Celery root can be grown anywhere that celery can. The bulb is ready for harvesting about 200 days after the seed has been planted. The plant’s leaves have the same flavour as the root, and you can clip off some of those for use at any time during the plant’s growth. The leaves, in fact, are a flavourful substitute for parsley.
Celery root has been more popular in Europe, especially France and Germany, than it has been in Anglo-Saxon countries.
When buying, choose bulbs that feel heavy for their weight and are hard with no soft spots. Don’t go for the really big ones, as they can often have empty spaces inside or woody cores. They are most often sold without the stalk and leaves attached, but if they are, look for greenery that is still green.
Wash root. To peel, some use a French knife to hack off the gnarled sides, though others prefer to use a potato peeler. Plan on losing a lot of the skin, as you will have to remove a lot of it to get rid of the crevices that are dirt-stained. You will lose at least a quarter of the weight after it is peeled.
Once peeled, the exposed flesh will darken quicken (in less than 5 minutes), so have handy a bowl of water with lemon juice in it to put the pieces in as you peel and chop them. They need to soak in there for about 15 minutes if you are planning to then expose the raw pieces to the air, say, in a relish tray or in a salad.
If you are planning on baking the whole root, wash and scrub the skin well, but don’t peel it: bake it first, then peel it.
To slice or chop, first cut one slice off the side of it, with a knife such as a chef’s knife. Turn the celery root onto that flat side you have just made, then proceed to slice further. This is much safer than having its rounded sides sliding around on your cutting board.
To boil, place peeled pieces in boiling water for 10 minutes.
To pressure cook celery root, 5 minutes on veggie setting; 7 minutes if you are going to mash it.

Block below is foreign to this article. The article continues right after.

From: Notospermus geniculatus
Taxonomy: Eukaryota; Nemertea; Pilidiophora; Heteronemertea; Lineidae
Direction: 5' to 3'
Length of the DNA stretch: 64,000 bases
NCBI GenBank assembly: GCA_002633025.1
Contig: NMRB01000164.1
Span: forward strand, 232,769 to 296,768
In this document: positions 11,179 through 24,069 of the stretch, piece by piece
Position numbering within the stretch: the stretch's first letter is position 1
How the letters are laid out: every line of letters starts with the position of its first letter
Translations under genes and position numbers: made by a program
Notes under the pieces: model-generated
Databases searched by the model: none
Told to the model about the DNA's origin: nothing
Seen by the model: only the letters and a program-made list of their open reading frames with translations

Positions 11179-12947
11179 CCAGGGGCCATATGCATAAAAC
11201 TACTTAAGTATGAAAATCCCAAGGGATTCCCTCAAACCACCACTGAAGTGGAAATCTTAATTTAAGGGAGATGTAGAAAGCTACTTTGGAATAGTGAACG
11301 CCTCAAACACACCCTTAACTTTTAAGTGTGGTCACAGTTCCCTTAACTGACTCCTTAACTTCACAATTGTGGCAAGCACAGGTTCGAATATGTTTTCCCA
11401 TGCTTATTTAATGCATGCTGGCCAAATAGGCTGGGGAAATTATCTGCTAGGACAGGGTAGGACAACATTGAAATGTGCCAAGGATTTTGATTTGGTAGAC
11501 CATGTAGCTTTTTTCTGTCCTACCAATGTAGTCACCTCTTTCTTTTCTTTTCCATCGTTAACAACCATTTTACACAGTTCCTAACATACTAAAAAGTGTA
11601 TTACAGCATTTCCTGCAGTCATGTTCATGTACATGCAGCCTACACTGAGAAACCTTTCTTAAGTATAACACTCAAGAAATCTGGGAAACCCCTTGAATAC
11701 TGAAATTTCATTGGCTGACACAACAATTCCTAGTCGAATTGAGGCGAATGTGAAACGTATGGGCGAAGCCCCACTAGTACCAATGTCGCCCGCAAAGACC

To make puréed celery root, you clean, peel and cook till it is soft first, then mash it. When mashed by hand, it can end up with a squidgy texture, which may be why most recipes call for it to be done in a food processor. When puréed in a food processor, it will come out smooth, and somewhat light and fluffy. It also needs additional flavourings such as salt, pepper, garlic powder, thyme, parsley, and cream cheese, sour cream, or butter.
Puréed celery root can be combined with mashed potato in a 1 to 1 ratio, to provide more flavourful, less fattening mashed potatoes. For best texture results, prepare each separately (puréeing the cooked celery root chunks in a food processor, and preparing the mash as you normally would), then combine.
Great in soups and stews. Great grated fresh in salads (treat with lemon or acidulated water first.)
Contains no cholesterol or fat. Provides an excellent source of dietary fibre. Good source of iron, vitamin C, calcium, phosphorous, potassium.
1 pound (450g) has 0 Weight Watchers PointsPlus® when used served on its own; inside a recipe; 5 Weight Watchers PointsPlus®.
1 kg (2 1/4 pounds), unpeeled = 575g (20 oz) peeled = 6 cups of 2 cm (1 inch) dice
1 small celery root = 1 pound = 2 cups sliced, raw
1/2 cup raw = 110g = 1/4 pound
1.25 kg (2.75) pound raw, unpeeled = 3 cups peeled, cooked and puréed
Celery root is sometimes sold with its stalk still attached. If so, remove and discard the stalk (or freeze the leaves for use as a flavourful herb) before storing in plastic bag in refrigerator for up to a week. Don’t wash and peel celery root until you are going to use it.
Celery root was originally grown in Northern Europe and the Mediterranean. Recorded descriptions of it were made around 1600 by Italian and Swiss botanists, who were labouring to breed it for the best results.
It is still much more common to call it Celeriac rather than the English term of “Celery Root.”
Damrosch, Barbara. Celery root may be daunting, but it can be rewarding to have in your garden. Washington Post. 5 July 2011.